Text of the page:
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HTC Touch Diamond Review

Key Specifications

  • Review Price: £426.51

Never believe the hype – it’s a saying that I place great faith in, because (most of the time) it’s true. I’ve lost count of the number of times a movie that’s been hyped as the “must see” of the year, complete with fabulous trailers and impressive special effects, has turned out to be a turkey. It doesn’t just apply to movies: it happens in sport (take the Dutch national football side – so often highly rated, so often also-rans), and often in the technology industry too.


Apple is the chief culprit when it comes to hyping its products, but mostly it’s worth putting up with because the end product so often delivers. The iPhone, for instance, was so hotly anticipated you’d have forgiven most people for being cynical upon its arrival. Amazingly, in most respects it actually exceeded expectations. But where that product ultimately delivered on the hype, the HTC’s Touch Diamond – desperately touted in all corners as Windows Mobile’s answer to Cupertino’s belle du jour – sadly, doesn’t. I’ll get my apologies out for delivering the verdict so high up in the review right now, so sorry, but iPhone killer this ain’t.


One of the main reasons it’s so underwhelming is its build quality, which is disappointingly plasticky. You can take or leave the Nokia Prism-like multi-faceted rear panel, but the cheap, shiny finish is about as far from the iPhone’s solid metal build as you can get. Flip the phone over and the theme continues. The flat, flush-to-the-edges screen and sharply-tailored corners are smart enough, but the button panel below the touchscreen again looks poorly finished. Worse still, the four-way directional buttons surrounding the small, circular select key are stiff and often difficult to operate without accidentally pressing neighbouring controls.


I was expecting more, so much more, from a firm that in the past has delivered such fantastic handsets as the TyTn, TyTN II, S710, and the S730. But next to those phones, the Touch Diamond feels much cheaper.


But I’m probably being a little harsh; after all, there are plenty of reasons to like this phone. So here are some of its good points. For starters, it’s slimmer and more compact than an iPhone at 51 x 102 x 11mm versus 62 x 116 x 12mm. Its 2.8in screen, though smaller, is sharper at 640 x 480, and lovely and bright too.


And it has to be said that the Diamond’s interface – HTC’s new Touchflo 3D – does an excellent job of masking the inadequacies of the Windows Mobile front end. So much so, that if you didn’t know its background, you’d initially think it was a pretty slick phone. It’s certainly a big improvement on the original Touch’s thin veneer.

When it first fires up, you’re confronted with a nifty clock display with numerals in the style of a flip-number calendar, and a summary of recent missed calls and approaching appointments below it. Along the bottom, in a strip, are shortcut icons to access other enhanced pages. The only remaining remnants of the Windows Mobile Today screen run along the top and bottom edges, with the familiar start menu and status icons at the top and context-sensitive soft keys at the bottom. Naturally, everything here can be navigated with a flick of the finger on the Diamond’s hard surface screen.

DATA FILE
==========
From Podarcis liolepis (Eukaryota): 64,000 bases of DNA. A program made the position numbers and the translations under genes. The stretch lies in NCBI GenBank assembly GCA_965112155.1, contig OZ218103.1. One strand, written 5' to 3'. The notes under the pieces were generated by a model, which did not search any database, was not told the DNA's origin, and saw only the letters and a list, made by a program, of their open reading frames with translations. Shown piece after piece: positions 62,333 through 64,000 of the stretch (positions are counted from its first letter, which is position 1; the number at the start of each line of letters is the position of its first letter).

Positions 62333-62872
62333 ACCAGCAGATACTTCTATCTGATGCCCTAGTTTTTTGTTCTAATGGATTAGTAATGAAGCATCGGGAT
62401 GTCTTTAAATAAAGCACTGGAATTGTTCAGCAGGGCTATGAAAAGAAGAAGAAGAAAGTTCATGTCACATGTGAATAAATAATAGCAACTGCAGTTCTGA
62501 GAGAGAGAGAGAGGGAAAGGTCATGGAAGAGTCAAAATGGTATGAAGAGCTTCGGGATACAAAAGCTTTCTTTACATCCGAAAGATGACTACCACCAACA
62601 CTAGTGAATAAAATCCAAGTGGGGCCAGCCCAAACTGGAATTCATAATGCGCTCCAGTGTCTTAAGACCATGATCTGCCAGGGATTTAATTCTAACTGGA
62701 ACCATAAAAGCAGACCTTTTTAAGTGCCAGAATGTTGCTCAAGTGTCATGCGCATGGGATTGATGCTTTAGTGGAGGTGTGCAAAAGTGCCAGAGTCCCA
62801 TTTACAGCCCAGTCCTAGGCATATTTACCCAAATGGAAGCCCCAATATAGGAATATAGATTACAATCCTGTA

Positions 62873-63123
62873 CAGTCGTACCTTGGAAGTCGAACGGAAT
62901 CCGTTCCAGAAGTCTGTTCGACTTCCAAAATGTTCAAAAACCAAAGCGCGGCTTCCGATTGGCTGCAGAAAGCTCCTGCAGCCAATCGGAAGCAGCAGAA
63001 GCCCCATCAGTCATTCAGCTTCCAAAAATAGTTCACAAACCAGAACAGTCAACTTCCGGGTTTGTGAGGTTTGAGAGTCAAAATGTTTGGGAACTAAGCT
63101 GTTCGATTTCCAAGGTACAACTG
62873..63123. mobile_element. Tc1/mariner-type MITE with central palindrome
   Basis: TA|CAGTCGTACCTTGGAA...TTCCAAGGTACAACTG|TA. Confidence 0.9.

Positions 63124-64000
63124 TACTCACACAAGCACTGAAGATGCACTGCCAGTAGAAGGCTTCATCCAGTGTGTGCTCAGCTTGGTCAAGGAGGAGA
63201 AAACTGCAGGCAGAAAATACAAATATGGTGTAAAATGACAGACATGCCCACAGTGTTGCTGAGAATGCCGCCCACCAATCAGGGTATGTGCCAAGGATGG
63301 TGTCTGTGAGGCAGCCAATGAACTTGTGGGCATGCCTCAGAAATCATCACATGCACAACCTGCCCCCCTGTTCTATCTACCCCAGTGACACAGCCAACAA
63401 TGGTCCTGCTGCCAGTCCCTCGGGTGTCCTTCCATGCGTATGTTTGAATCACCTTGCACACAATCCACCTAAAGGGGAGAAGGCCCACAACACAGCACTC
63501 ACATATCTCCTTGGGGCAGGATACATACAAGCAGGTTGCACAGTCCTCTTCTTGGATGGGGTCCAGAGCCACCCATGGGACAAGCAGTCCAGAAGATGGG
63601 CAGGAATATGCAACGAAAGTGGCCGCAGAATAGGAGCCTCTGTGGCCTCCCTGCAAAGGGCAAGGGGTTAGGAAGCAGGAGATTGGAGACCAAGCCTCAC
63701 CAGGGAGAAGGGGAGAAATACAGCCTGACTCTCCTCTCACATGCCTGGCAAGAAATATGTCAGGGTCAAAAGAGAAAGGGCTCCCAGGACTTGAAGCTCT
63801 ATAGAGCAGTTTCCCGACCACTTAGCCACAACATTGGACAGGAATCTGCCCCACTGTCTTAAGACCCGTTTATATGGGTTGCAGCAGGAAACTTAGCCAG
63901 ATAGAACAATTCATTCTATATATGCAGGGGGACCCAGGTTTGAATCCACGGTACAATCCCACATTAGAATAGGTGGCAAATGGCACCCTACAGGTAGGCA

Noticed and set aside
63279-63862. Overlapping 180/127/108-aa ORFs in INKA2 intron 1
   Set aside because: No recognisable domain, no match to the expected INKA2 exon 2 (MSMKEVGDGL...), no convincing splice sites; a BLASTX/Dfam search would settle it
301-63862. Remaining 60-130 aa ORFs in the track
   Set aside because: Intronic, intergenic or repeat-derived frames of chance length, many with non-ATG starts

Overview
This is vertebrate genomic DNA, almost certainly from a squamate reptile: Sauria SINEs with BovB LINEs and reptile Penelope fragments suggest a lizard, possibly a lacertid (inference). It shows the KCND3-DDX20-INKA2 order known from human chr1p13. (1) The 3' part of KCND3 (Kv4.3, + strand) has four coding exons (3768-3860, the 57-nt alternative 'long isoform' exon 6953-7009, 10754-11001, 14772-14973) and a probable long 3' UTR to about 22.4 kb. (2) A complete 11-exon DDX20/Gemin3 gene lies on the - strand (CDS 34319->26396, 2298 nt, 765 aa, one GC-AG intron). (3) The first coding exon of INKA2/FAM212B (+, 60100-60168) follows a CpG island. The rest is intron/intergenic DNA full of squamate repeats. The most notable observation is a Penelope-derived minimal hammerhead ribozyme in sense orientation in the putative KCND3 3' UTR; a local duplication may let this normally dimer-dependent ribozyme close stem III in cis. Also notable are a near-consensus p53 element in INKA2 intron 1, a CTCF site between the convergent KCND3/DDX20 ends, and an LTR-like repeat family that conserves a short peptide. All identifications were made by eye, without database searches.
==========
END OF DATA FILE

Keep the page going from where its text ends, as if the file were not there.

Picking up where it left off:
It’s not just the Today screen that’s had the Touchflo treatment, however. There’s slick new styling elsewhere too. On the contacts screen, pictures or silhouettes of people you call regularly are presented in a Rolodex-type graphic – again navigable with a sweep of your pinky. Text messages fly in and out of the screen as you scroll through them, and the first few lines of the latest email appears as a letter poking out of an opened envelope. Fans of the HTC weather display won’t be disappointed either – it’s here again in all its glory, this time equipped with fancy transition animations.


The input methods are as good as ever, too, with a choice between traditional T9 entry, a compact 20-key QWERTY layout like the physical one available on the Touch Dual (or Touch Plus on T-Mobile), plus a full-sized one-letter per key QWERTY keyboard for when predictive text isn’t appropriate. All the keypads are sensibly designed and remarkably easy to use, and as a result I found entering text on the Diamond easy and stress-free, especially when using the 20-key QWERTY pad in predictive text mode.


It’s a similar story for pictures and videos, which also see a big finger-friendly boost over the dour Windows Mobile effort. Even the music application is a world away from Windows Media Player’s horrible interface, with album art on a rolodex-style front-end and an iPod Touch-style navigation of your music library underlying it. The settings also get the glossy, iPhone-esque treatment: ringtones and sounds, and communications settings, for instance, are available without having to delve into Windows Mobile’s confusing menus.